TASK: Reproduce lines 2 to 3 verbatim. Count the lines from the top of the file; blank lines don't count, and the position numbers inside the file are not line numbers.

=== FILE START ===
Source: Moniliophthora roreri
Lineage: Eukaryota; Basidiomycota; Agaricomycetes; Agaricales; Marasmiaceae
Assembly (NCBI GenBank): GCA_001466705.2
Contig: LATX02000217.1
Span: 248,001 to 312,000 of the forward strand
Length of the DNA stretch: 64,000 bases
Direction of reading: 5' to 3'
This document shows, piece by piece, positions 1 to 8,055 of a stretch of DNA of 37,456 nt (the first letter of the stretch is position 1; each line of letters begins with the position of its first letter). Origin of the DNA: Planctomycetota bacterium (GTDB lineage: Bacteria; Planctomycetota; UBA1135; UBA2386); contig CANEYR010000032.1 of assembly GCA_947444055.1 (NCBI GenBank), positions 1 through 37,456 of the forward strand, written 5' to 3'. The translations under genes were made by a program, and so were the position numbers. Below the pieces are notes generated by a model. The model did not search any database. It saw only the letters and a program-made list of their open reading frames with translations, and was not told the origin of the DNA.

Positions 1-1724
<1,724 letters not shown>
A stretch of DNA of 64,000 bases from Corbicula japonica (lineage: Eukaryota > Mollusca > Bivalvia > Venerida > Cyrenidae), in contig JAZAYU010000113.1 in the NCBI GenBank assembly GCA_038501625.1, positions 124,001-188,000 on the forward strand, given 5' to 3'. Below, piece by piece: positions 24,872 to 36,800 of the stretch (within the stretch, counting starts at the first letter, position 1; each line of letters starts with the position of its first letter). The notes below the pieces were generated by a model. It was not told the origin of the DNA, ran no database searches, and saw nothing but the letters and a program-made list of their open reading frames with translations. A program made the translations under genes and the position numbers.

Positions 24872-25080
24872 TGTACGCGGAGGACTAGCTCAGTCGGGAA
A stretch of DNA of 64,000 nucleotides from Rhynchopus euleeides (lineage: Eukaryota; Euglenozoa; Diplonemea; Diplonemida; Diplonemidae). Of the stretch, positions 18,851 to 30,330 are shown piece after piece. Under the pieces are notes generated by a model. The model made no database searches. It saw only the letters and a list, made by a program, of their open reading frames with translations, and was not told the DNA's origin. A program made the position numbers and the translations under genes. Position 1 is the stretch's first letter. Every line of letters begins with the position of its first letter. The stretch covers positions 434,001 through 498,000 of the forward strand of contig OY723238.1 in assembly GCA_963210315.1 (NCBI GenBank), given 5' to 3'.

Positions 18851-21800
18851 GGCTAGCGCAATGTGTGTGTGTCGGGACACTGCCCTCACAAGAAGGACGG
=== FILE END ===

Lineage: Eukaryota; Basidiomycota; Agaricomycetes; Agaricales; Marasmiaceae
Assembly (NCBI GenBank): GCA_001466705.2